Over the next four days, a little thing called the Masters Golf Tournament takes place. 109 players are invited to take part, though several past champions won’t play. Thus, the actual lineup this year is expected to be 97, with one more spot in the field available to the winner of the Houston Open. After 36 holes, the top 44 and ties will progress to the weekend, plus all players within 10 strokes of the lead. Players who make the cut will eventually cover 29,740 yards over the four days, aim to shoot the lowest score under par (288) and, eventually, somebody will pick up the winners cheque (which was a modest $1.44 million in 2011). Simple. Oh, and they’ll get some fancy new threads to boot.
Yes, as is tradition, the winner of the Masters Tournament will be presented a green sports coat with the Augusta National Golf Club emblem emblazoned on the chest. The origin of the green jacket dates back to 1937, when members began wearing the smart-casual attire during Masters week so that patrons could identify whom to ask for information. In 1947, the Club began awarding the winner of the tournament a jacket of their own, with Sam Snead becoming the first honorary member.
Of course, just because you win it, doesn’t mean it’s yours to keep. The original green jackets remain property of the Golf Club and are required back before the beginning of the next Masters Tournament. Most players make the most of this 12-month loan period, the most recent being 2011 champion, Charl Schwartzel.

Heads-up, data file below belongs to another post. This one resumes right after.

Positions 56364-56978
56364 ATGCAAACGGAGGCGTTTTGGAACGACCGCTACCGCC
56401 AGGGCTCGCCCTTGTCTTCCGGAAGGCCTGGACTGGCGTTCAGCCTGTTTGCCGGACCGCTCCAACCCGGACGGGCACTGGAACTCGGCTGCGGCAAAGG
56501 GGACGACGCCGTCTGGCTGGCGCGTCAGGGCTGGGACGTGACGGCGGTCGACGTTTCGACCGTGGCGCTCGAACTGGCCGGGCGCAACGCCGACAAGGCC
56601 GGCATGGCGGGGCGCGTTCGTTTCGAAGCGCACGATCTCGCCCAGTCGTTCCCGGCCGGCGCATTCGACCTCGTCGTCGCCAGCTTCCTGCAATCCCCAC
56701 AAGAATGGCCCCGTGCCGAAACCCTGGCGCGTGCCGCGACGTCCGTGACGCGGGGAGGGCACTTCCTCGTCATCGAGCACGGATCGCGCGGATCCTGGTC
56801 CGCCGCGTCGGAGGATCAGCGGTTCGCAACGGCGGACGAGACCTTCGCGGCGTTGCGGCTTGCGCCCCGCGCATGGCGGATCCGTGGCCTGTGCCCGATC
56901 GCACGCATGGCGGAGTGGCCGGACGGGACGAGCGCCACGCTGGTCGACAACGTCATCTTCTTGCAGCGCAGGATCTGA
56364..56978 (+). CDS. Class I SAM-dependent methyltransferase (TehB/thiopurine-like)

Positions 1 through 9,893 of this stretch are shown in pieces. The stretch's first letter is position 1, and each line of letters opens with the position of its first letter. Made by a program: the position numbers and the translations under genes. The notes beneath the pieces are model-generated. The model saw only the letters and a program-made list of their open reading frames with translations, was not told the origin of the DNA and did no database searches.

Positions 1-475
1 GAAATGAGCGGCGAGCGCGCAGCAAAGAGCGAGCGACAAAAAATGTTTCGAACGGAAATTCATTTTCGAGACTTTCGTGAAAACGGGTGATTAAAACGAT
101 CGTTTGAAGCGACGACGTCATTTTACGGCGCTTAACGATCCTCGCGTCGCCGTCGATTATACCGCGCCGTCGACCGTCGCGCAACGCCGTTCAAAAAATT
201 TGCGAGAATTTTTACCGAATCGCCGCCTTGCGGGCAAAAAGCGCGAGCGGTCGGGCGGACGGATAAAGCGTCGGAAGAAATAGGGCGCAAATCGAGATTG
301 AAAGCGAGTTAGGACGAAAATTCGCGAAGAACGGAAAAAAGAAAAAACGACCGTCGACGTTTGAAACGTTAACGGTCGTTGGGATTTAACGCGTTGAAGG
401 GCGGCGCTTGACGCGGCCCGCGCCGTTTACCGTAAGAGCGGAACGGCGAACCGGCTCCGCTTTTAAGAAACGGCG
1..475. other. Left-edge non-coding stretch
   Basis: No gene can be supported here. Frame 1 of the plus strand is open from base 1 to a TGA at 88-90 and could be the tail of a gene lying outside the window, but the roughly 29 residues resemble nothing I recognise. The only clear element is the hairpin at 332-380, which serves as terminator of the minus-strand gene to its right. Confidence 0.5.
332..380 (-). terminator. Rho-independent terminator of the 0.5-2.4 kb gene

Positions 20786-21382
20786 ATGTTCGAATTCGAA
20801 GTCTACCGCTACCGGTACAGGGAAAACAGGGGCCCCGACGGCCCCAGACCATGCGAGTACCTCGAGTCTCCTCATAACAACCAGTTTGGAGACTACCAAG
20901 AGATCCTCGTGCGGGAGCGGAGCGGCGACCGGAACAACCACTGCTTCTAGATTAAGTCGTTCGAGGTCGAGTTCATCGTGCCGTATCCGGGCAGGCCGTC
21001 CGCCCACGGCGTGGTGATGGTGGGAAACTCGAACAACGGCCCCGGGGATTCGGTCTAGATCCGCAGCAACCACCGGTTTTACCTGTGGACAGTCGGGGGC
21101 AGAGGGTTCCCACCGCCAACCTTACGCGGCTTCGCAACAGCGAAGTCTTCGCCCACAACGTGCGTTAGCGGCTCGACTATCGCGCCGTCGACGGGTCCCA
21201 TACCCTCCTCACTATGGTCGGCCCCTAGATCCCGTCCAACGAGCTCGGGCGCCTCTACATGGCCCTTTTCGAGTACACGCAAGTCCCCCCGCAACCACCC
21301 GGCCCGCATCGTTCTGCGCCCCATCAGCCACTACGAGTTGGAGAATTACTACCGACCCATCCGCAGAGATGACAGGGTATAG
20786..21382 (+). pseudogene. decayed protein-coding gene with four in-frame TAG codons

“It traveled with me the whole of last year. Basically every single function that we went to, I wore it. I have no idea. I played 36 tournaments last year. I must have worn it more than 20, 25 times at some functions,” Schwartzel told Masters.com.
Think you look good in green, don’t worry; you’ll be given a tailored replica to keep. Plus, every time you return to Augusta, your original green jacket will be hung on display in the Champions Locker Room. Manage to win a few times, and you may find that your have a few different sizes to choose from. Three-time Masters champion Nick Faldo owns three, all in different sizes (44 long, 46 long, and 48 long), and is always curious to see which one still fits when he stops by for a visit.
"The special thing is, you come back here, you peek into your locker, just to double check, and you try them on again," Faldo told Masters.com.
The question remains though, how to they ensure that the man at the top of the leaderboard on Sunday evening is awarded a snug-fitting jacket?
Firstly, before the tournament starts, players must fill out a registration form called the “Player Credential Application.” On the back, at the very bottom, are five words: “Coat/Jacket Size of Player.” If you’re serious about winning, you’ll know your measurements by heart. If not, you better have your tailor on speed dial.